I’m A Young Black Male, and this is Why I Want to Be A Cop

August 10, 2015

By Ti’Andre Bellinger
August 3, 2015

Collaborative piece written by ASAS South Florida Alum with support from ASAS and America’s Promise Alliance (APA) teams. Originally posted on the APA website.

I’m an 18-year-old, African American man who fits the label of “at-risk” youth in almost every way. With so much police brutality in the news, people often ask me why I want to be a cop. Weaving lines of my own poetry throughout, this is my answer.

I still remember the day I decided I wanted to be a cop.

I can hear the sounds of desperations for unity

Screaming WORLD what did you do to me?

It was nine years ago, and I was only nine years old. I was watching an episode of Cops on True TV, and there was a domestic violence call. A mother was on her way to the hospital, and the dad on his way to jail. Their kid was about six years old. The cop picked him up and told him, “I want you to learn from this and be better.”

This scene still replays in my head. Before the cop leaves, he hands the kid a toy to play with—a police car.

What is this world coming to?

The craziest thing is I don’t know who I can run to.

That was rare to me, to see someone helping a kid like that. Changing his life, letting him see differently when all he saw was violence at home.

And I knew I wanted to do that someday.

At the time, I was living in a bad neighborhood myself, in a home with domestic violence. Gunshots and police sirens served as my alarm clock. I didn’t think I would survive. I didn’t think I would make it to 18.

I’m suffering from a fatal disease called lack of unity

And I look around and all I can see is poverty.

All I could do was just hold onto my dreams.


Things started to change when I got to middle school.

In middle school, I was introduced to After-School All-Stars (ASAS), a program that gave me a safe space during school hours, helped me build friendships and provided role models and teachers that I could trust.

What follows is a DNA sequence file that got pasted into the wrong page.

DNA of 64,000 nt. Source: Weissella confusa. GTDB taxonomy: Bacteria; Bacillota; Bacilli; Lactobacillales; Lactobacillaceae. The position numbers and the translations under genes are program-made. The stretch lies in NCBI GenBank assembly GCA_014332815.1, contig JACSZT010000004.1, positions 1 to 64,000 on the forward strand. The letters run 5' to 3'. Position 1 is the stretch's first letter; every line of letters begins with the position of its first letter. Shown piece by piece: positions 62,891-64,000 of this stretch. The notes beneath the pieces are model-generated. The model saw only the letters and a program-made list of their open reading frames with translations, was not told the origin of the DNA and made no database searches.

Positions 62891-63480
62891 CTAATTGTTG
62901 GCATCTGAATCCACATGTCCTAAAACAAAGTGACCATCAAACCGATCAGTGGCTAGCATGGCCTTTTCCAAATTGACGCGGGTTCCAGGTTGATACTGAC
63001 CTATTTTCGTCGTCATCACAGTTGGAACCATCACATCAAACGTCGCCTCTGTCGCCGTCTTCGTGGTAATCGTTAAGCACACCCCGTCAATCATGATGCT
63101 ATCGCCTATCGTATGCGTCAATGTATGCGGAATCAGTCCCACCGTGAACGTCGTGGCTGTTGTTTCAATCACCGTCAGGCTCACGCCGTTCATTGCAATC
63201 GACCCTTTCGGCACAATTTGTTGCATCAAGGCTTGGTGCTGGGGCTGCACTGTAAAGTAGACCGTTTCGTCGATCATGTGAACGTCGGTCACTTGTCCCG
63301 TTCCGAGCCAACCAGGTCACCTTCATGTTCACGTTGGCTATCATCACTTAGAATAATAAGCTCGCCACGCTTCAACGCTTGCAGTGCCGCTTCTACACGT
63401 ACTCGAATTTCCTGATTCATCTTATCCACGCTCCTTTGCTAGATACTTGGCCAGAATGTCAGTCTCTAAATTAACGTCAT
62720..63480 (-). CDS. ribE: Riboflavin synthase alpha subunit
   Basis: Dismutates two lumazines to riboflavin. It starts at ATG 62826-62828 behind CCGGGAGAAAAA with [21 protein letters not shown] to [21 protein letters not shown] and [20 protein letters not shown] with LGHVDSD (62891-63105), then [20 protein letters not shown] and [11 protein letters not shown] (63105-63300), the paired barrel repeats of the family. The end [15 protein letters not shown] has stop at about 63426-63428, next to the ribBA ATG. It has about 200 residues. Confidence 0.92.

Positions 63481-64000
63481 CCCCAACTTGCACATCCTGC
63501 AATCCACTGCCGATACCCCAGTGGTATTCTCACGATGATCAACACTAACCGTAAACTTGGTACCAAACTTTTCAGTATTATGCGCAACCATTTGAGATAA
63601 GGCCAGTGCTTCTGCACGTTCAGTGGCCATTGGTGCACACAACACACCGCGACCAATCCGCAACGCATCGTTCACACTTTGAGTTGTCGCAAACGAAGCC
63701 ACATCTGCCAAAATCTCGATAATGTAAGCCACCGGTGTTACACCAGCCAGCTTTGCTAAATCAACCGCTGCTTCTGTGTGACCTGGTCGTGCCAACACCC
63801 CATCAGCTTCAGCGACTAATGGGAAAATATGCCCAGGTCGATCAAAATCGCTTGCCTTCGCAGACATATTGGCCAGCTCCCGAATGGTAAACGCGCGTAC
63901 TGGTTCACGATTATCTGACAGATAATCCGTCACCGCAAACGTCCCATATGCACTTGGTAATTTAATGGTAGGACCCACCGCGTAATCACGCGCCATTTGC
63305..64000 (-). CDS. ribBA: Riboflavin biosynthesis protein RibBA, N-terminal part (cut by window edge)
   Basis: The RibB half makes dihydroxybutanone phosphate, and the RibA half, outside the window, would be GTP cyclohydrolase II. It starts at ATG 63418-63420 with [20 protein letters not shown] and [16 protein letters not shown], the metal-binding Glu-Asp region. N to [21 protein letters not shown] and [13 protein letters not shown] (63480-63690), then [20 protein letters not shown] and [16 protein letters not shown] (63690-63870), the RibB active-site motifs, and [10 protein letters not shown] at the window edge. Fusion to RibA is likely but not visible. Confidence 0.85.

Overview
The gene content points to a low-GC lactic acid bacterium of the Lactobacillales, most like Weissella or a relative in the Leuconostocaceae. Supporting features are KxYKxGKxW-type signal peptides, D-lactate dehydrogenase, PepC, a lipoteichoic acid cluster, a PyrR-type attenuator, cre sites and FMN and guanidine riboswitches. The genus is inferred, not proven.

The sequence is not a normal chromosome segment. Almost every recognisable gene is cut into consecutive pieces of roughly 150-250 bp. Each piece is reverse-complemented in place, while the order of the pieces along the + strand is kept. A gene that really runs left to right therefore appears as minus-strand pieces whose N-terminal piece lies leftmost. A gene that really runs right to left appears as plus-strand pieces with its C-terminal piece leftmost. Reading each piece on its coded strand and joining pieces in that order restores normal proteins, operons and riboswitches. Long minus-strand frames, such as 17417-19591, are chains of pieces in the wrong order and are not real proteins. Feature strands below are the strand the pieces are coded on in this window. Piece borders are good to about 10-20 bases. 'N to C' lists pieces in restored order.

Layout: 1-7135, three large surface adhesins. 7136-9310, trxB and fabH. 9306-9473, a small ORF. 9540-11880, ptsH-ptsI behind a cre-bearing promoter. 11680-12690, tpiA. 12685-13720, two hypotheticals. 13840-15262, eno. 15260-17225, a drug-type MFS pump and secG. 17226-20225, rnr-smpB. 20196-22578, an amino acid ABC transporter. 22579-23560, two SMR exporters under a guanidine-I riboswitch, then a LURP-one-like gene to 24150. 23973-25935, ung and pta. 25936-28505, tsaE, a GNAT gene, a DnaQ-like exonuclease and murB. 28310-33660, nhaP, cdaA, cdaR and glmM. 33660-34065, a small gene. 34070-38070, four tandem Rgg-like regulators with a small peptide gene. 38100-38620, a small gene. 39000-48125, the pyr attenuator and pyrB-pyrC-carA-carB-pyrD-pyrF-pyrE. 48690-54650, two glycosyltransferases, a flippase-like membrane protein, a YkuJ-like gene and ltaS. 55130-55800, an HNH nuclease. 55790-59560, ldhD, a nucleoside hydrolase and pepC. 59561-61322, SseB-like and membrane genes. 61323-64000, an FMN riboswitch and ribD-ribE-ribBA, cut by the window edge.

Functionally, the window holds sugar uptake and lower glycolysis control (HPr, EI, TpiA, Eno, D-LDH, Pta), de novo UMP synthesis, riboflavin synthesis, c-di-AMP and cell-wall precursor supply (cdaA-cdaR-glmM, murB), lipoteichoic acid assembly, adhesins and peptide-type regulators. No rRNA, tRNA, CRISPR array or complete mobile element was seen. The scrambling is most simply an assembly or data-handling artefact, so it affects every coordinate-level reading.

After joining ASAS, everybody saw a change in me. I matured, I started to laugh about the things that used to upset me, and then I became the one that lifted up everybody. Thanks to ASAS, I also found my release…poetry.

I’m on the verge of dying

Because this whole world won’t get their acts together and stop lying

Because kids want to kill kids and everybody won’t stop crying

Through poetry, I was able to say the things I always wanted to say in a metaphorical way. I was able to touch people. ASAS mentors told me, “You have a gift. You are going somewhere.”

I found my voice. I realized my worth.

And I learned that middle school is an important time for a lot of kids. High school kids and kids in elementary school usually have a lot of afterschool activities, but kids in middle school don’t. With nowhere else to go, a lot of kids turn to gangs, crime, drugs, and unsafe sex. Programs like ASAS provide an alternative path.

I’m a standing statistic of a single mother of four

Whatever my mom wanted she wanted more